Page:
The Palestinian general strike of May 18 fits into a much longer history of mobilization by Palestinian workers. From the British colonial years to the present, those struggles have faced harsh repression, but kept a spirit of resistance alive.
Joel Beinin is the Donald J. McLachlan professor of history and professor of Middle East history at Stanford University. His latest book is Workers and Thieves: Labor Movements and Popular Uprisings in Tunisia and Egypt (Stanford University Press, 2016).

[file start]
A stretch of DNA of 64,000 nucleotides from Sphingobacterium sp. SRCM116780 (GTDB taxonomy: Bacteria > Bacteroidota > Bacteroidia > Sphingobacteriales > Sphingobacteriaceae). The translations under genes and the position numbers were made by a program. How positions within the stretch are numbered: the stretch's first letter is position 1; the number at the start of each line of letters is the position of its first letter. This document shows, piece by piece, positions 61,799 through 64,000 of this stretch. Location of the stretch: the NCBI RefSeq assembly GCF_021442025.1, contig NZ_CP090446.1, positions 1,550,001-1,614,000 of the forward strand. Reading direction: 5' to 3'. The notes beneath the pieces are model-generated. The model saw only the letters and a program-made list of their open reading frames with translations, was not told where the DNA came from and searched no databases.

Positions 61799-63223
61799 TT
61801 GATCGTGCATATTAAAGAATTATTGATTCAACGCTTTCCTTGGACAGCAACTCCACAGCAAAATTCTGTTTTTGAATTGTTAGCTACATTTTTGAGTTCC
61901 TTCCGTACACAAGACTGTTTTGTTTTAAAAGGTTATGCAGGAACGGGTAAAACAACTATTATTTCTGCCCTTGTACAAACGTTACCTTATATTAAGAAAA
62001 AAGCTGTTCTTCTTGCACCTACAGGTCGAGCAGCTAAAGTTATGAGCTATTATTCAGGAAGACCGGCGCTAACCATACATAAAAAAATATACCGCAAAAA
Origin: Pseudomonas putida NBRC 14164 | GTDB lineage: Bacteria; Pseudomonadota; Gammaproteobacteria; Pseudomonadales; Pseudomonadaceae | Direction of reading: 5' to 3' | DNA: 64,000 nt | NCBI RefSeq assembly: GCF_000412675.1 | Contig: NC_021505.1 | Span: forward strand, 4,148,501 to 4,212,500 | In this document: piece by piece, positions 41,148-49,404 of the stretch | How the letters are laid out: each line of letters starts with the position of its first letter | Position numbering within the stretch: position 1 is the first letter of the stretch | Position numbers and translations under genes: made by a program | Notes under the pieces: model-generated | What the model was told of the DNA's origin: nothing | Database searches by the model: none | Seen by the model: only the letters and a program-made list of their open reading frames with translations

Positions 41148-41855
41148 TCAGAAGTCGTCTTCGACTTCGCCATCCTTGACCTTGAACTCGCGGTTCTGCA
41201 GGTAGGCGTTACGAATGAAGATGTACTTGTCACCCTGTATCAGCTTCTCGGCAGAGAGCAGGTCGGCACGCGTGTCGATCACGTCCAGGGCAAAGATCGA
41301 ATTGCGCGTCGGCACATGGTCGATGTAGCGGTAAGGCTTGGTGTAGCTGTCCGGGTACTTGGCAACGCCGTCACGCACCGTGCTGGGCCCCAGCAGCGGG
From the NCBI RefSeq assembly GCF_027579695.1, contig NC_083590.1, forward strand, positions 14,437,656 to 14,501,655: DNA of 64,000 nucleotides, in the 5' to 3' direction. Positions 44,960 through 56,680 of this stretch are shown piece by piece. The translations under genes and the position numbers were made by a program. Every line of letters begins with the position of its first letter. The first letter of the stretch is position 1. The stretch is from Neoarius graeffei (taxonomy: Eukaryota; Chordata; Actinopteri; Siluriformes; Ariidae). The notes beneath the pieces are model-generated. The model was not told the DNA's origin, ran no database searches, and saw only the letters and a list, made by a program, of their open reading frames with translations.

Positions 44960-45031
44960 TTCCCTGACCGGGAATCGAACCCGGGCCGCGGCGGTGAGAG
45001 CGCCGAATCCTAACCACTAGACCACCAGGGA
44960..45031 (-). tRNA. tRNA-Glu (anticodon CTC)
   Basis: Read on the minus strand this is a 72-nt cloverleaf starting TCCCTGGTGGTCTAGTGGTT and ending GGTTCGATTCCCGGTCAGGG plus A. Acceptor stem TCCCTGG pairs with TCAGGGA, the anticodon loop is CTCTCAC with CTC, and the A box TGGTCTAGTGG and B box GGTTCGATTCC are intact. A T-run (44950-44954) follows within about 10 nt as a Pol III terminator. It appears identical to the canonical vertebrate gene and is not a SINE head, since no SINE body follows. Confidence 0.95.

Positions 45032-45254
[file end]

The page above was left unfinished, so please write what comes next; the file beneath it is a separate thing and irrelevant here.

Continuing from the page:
Fifty years after his death, the Egyptian leader Gamal Abdel Nasser still casts a long shadow over Arab politics. A symbol of defiance in the age of decolonization, Nasser transformed his country but never gave its people control of the system that ruled them.
Since 2011, Arab labor organizations and left parties have been central to movements for democracy and social justice in the Middle East. Frequently overlooked in Western media coverage, from Egypt and Tunisia to Algeria and Sudan, they’ve carried on this fight against tremendous odds.
Egypt’s current crisis highlights the flawed foundations of its post-revolutionary state. But liberal nostalgia for the days of the monarchy is equally misplaced.